New Perspectives in Science Education

Edition 14

Accepted Abstracts

Teach Chemistry Forward: An Innovative Course Concept for Universities and Schools

Timm Wilke, Institute of Environmental and Sustainable Chemistry, University of Braunschweig (Germany)

Björn Bartram, Institute of Environmental and Sustainable Chemistry, University of Braunschweig (Germany)

Simone Karrie, Zoological Institute, Cellular and Molecular Neurobiology, University of Braunschweig (Germany)

Martin Korte, Zoological Institute, Cellular Neurobiology, University of Braunschweig (Germany)

Reinhard Köster, Zoological Institute, Cellular and Molecular Neurobiology, University of Braunschweig (Germany)

Marc Walter, Institute of Inorganic and Analytical Chemistry, Technische Universität Braunschweig (Germany)

Manuel Wejner, Institute of Environmental and Sustainable Chemistry, University of Braunschweig (Germany)


The lack of qualified specialists and STEM teachers poses a big challenge to both the industry and the educational systems. In several countries (Belgium, France, Germany, UK …) recent studies show a further decrease in the number of graduates in these disciplines, which will be insufficient to meet the demand. Chemistry is particularly affected [1] - despite the good working conditions (high salary, future reliability), more than 70 % of all pupils cannot imagine to take up a profession in this field of activity [2]. This results mainly from the fact that students perceive chemistry as ‘hard’ or ‘abstract’ and only rarely have a clear concept of chemistry studies, professional fields and activities [3,4].

In this contribution, we present a course concept for universities designed to address these challenges. The basic idea consists of the self-responsible preparation of a selected subject matter in chemistry or biology for school education. While chemistry, biology and didactics professors provide infrastructure and assistance if needed, STEM students and student teachers develop teaching materials and experiments independently in tandems. Subsequent to an internal piloting, they pass on their original learning content as a teacher to pupils in our partner school network.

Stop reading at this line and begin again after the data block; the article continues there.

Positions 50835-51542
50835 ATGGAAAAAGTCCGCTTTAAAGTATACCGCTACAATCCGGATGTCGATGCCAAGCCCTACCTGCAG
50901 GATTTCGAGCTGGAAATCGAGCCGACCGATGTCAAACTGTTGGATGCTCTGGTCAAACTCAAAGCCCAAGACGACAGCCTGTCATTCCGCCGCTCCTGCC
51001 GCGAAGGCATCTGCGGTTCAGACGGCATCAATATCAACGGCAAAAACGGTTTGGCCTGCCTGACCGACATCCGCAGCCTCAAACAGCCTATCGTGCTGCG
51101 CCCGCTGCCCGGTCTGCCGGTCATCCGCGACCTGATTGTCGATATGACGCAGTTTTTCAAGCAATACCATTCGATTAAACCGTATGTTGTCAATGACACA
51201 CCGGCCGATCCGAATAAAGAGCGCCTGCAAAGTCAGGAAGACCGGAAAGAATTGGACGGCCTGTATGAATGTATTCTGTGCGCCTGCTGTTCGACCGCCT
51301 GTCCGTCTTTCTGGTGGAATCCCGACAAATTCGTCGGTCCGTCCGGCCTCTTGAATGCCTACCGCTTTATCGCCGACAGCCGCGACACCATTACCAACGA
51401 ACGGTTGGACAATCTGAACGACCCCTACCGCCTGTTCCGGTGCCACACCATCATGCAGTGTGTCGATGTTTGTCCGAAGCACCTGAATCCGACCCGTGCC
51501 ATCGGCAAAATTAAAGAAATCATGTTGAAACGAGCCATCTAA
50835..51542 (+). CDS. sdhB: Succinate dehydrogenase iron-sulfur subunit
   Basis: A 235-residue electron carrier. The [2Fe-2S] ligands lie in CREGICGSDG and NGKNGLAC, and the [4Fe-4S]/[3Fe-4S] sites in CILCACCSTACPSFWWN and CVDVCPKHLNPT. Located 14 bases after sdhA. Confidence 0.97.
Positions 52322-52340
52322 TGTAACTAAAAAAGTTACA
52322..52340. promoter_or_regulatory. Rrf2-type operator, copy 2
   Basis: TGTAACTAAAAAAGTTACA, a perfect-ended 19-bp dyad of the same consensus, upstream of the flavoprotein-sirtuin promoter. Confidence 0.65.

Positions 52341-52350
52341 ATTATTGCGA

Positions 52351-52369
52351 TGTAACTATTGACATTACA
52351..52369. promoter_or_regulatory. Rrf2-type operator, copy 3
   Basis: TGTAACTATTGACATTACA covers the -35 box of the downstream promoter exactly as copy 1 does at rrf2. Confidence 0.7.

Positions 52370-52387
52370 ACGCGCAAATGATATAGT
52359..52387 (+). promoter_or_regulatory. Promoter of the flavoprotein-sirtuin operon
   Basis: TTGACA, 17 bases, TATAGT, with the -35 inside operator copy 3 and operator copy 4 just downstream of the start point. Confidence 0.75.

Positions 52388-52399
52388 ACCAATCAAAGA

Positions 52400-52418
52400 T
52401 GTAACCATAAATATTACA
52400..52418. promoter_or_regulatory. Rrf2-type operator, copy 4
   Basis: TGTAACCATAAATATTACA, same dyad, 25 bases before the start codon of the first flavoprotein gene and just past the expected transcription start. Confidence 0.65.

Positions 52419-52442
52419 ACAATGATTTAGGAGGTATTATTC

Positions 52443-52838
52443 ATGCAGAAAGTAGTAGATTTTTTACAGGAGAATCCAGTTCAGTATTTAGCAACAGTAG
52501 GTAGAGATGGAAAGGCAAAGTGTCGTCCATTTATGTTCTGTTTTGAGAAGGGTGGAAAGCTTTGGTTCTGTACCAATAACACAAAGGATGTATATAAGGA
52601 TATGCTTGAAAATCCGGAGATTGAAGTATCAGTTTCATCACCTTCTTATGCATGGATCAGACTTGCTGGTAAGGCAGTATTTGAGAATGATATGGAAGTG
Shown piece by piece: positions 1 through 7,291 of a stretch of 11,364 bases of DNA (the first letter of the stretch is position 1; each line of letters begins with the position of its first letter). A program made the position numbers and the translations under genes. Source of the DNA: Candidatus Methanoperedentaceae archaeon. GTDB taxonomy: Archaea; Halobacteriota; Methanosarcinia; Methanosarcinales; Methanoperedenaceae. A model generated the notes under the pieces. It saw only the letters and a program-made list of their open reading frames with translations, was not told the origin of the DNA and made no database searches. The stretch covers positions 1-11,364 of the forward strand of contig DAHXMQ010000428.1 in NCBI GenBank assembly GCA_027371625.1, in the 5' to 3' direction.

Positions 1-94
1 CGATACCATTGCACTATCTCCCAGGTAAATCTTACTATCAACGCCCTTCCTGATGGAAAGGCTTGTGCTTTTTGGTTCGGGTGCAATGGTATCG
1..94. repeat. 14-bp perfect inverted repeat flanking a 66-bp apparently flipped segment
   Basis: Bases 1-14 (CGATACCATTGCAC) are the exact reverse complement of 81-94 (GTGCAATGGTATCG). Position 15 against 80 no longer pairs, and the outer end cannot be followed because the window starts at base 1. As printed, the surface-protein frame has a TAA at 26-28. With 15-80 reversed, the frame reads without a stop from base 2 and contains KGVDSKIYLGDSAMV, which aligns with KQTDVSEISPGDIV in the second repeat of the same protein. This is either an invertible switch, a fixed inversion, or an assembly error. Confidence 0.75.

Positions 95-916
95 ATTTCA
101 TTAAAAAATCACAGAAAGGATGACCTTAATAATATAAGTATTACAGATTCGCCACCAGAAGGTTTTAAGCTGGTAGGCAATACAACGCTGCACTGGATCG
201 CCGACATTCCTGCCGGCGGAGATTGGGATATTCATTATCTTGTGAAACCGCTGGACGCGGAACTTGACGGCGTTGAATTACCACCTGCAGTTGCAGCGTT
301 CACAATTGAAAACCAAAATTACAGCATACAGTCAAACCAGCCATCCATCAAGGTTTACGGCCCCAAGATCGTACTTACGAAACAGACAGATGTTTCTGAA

This project offers several positive outcomes. With the help of selected examples we want to illustrate that (1) pupils gain insights into current scientific research topics and STEM degree programs, guided by highly motivated students, (2) STEM students acquire basic didactic knowledge during transfer from input to output and further gain experience in explaining their expertise to nonprofessionals, which represents a valuable key qualification for their future work life and (3) teacher students can deepen their scientific knowledge and gain practical experiences in schools.

Keywords: Cooperation School-University, Didactic Reconstruction, Science Education;


[1] National Academy of Science and Engineering, MINT Nachwuchsbarometer 2015, Munich 2015.
[2] IMPULS Foundation (2014): Image der Berufe und Faktoren der Entscheidungsfindung bei der jugendlichen Zielgruppe. Frankfurt. 
[3] Weßnigk, S., Euler, M., Chemkon 2014, 21 (3), p. 123.
[4] Freyer, K., Zum Einfluss von Studieneingangsvoraussetzungen auf den Studienerfolg Erstsemesterstudieren-der im Fach Chemie, Logos, Berlin, 2013.
[5] Schmidt, H. G., Wagener, S. L., Smeets, G. A., Keemink, L. M., van der Molen, H. T. (2015). Health Professions Education 1 (1), pp. 12–18.
[6] Freeman, S., Eddy, S. L., McDonough, M., Smith, M. K., Okoroafor, N., Jordt, H., Wenderoth, M. P. (2014). Proceedings of the National Academy of Sciences of the United States of America 111 (23), pp. 8410–8415.
[7] Karrie, S., Korte, M., Köster, R. BIOspektrum 2014, 20 (6), pp. 704–705.

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